Updated on primary prostate cancer imaging



(UroToday.com) At the Society of Urologic Oncology (SUO) annual meeting, Dr. James Wysock provided an update on imaging for primary prostate cancer. Dr. Wysock briefly touched on imaging strategies in both screening and diagnosing localized prostate cancer.

Poor sensitivity and specificity in screening and diagnosing men with prostate cancer is a well known limitation of our current technologies. Prostate specific antigen (PSA0 direct screening and transrectal ultrasound guided biopsies (TRUS) lead to both clinically significant prostate cancer undersampling and excessive detection of indolent prostate cancer. As a result, there was a growing interest in the use of MRI and MRI-targeted biopsies to aid in this diagnostic gap Dr. Wysock presents data from Kim et al. demonstrating the rapid increase in prostate MRI use in recent years, reflecting this increasing dependence on magnetic resonance-guided biopsies (Figure 1).

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Dr Wysock presented data from two pivotal studies evaluating the usefulness of MRI-guided biopsies for cancer detection: the PROMIS, Diagnostic accuracy of multiparametric magnetic resonance imaging and TRUS biopsy in prostate cancer (PROMIS), and PRECISION, MRI Targeted Biopsy vs Standard Biopsy in Prostate Cancer Diagnosis: (The PRECISION Trial).

In the PROMIS study, men underwent both MRI-guided and TRUS-guided biopsy, which was then compared to the standard of a transperineal mapping biopsy.1. The authors noted that MRI-guided biopsies were more sensitive for clinically significant prostate cancer detection than TRUS-guided biopsies alone. In the PRECISION study, men were randomized to either standard TRUS guided biopsy or a direct MRI strategy, in which the men underwent a targeted biopsy if the prostate MRI was for prostate cancer.2. It was found that more men randomized to MRI have clinically significant prostate cancer than men undergoing TRUS-guided biopsy (38% and 26%, respectively). Additionally, men randomized to the MRI arm were less likely to have biopsies identifying clinically insignificant disease than men in the TRUS guided biopsy arm. Importantly, about 20% of men randomized to the MRI arm avoided a biopsy altogether due to the reassuring results of MRI. These studies suggest that MRI stratified biopsy strategies are superior in detecting clinically significant prostate cancer while minimizing the detection of clinically insignificant disease.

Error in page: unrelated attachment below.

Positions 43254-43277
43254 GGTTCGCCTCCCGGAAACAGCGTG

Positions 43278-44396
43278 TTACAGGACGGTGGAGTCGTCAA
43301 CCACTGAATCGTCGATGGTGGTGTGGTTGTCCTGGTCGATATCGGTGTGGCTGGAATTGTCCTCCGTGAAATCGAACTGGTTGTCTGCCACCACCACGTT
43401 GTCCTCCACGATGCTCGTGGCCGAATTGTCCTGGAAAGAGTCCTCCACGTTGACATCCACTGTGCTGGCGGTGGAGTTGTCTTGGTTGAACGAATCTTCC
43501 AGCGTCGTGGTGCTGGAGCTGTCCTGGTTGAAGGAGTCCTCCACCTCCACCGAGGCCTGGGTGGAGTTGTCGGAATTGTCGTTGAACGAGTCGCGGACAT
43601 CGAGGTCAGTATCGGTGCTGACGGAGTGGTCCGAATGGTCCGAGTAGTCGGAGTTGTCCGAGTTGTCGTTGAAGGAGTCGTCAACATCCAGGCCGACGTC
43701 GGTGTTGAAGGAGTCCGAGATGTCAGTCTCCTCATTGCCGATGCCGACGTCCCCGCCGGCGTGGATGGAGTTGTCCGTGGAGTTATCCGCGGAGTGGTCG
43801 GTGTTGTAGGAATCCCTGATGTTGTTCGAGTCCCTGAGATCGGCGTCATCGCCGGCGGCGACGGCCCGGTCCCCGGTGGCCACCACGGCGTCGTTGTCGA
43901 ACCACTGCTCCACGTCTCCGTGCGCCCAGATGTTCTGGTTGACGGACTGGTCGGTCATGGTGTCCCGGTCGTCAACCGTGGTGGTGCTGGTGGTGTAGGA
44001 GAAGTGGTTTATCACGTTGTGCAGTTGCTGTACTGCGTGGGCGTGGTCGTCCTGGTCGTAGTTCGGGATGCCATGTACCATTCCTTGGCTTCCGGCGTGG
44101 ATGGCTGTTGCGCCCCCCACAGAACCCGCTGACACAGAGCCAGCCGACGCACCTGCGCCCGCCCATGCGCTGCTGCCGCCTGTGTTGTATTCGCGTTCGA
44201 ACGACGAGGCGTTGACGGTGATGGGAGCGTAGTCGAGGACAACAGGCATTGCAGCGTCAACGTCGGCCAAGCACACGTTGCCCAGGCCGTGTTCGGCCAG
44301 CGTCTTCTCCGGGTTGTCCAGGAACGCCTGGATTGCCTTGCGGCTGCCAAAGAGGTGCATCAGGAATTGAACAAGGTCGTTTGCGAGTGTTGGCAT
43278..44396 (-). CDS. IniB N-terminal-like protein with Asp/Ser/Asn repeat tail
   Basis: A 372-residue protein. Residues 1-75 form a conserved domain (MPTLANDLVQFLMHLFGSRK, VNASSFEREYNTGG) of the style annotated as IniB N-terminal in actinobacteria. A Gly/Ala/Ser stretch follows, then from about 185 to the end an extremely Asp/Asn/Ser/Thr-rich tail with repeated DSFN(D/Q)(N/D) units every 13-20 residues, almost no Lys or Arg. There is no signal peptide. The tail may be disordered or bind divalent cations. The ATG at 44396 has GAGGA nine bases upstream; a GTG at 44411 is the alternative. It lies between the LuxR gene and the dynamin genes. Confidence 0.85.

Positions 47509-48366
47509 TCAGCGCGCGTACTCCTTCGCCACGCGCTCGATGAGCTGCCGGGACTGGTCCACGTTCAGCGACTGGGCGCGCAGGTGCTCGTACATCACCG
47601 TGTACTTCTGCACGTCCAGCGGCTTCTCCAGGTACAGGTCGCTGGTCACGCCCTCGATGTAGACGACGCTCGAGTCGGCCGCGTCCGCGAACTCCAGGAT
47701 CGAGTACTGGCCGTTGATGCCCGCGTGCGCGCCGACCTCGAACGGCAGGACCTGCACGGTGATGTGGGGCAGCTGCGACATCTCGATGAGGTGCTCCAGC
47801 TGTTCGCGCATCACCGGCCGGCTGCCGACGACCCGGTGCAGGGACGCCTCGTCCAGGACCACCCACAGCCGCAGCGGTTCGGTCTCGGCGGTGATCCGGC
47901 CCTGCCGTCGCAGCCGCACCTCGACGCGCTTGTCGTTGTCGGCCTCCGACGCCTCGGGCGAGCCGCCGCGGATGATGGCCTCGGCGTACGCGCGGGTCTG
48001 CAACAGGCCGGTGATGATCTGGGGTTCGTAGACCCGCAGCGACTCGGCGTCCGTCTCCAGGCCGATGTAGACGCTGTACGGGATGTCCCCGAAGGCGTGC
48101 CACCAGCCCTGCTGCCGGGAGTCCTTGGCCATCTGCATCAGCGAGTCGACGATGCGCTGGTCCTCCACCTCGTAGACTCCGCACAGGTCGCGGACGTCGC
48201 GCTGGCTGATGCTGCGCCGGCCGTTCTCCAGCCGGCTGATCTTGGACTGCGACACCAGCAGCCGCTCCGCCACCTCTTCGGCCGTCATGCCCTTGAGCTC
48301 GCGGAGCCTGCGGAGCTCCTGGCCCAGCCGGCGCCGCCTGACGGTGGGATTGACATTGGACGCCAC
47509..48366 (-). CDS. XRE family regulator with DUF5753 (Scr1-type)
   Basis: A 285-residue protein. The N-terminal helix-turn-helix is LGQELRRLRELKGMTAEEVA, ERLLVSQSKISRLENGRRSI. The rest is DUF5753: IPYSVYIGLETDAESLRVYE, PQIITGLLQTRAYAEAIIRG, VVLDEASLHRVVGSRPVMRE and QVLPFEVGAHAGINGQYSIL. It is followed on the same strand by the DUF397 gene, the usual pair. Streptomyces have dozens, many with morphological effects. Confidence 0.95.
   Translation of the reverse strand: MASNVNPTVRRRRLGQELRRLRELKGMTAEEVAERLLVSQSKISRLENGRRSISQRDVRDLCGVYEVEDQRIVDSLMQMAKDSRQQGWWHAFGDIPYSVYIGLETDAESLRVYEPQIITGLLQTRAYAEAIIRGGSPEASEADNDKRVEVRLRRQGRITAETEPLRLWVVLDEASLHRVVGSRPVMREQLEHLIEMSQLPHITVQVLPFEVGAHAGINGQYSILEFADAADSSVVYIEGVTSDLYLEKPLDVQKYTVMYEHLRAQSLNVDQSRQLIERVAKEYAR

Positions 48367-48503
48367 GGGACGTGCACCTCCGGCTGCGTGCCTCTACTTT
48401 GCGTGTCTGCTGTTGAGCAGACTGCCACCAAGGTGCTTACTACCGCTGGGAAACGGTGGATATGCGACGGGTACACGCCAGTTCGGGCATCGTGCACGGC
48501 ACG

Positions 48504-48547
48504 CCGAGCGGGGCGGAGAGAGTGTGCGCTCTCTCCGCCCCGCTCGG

Highlighting some limitations of biopsies aimed at MRI and MRI, Dr. Wysock presented data from Sonn et al. which demonstrates significant inter-observer variability among radiologists reading MRI of the prostate, assigning PIRADS scores and subsequent detection of clinically significant tumors3. Hopefully, with standardization and improved familiarity with MRI and MRI-guided biopsies, variability will decrease among radiologists assigning PIRADS scores and corresponding cancer detection on targeted biopsies, thereby further improving the usefulness. of these technologies.

Dr. Wysock briefly discusses the role of MRI as a potential screening tool for prostate cancer, proposing that MRI may work in the future similar to mammography for breast cancer or lung cancer with low-dose CT scan. , two types of cancer that screening programs depend heavily on imaging modalities. Additionally, 29Mhz high-resolution micro-ultrasound is an emerging technology that could play a clinically significant role in prostate cancer screening and detection in the future, although these data are still immature.

Leveraging MRI and other advanced imaging technologies show significant promise and greater accuracy than the status quo in nearly all prostate cancer care states, including screening, detection, staging, and monitoring of men with cancer to the prostate. This author looks forward to further studies integrating these technologies into prostate cancer screening, detection and treatment paradigms.

Presented by: Dr. James Wysock, MD, MSc. Urological Oncologist, NYU Langone Health, New York, New York, United States.

Written by: Kevin Ginsburg, MD, and Adrien Bernstein, MD, Society of Urologic Oncology Fellow, Fox Chase Cancer Center, Fox Chase Cancer Center, Philadelphia, PA, at the Annual Meeting of the Society of Urological Oncology 2020 – December 2-5, 2020 – Washington DC

References
1. Ahmed, HU, El-Shater Bosaily, A., Brown, LC et al. Diagnostic Accuracy of Multiparameter MRI and TRUS Biopsy in Prostate Cancer (PROMIS): A Paired Validation Confirmation Study. Hand, 389:815, 201
2. Kasivisvanathan, V., Rannikko, AS, Borghi, M. et al. MRI or standard biopsy for prostate cancer diagnosis. N Engl J Med, 378: 1767, 2018
3. Sonn, GA, Fan, RE, Ghanouni, P. et al. MRI interpretation of the prostate varies greatly among radiologists. Eur Urol Focus, 5: 592, 2019


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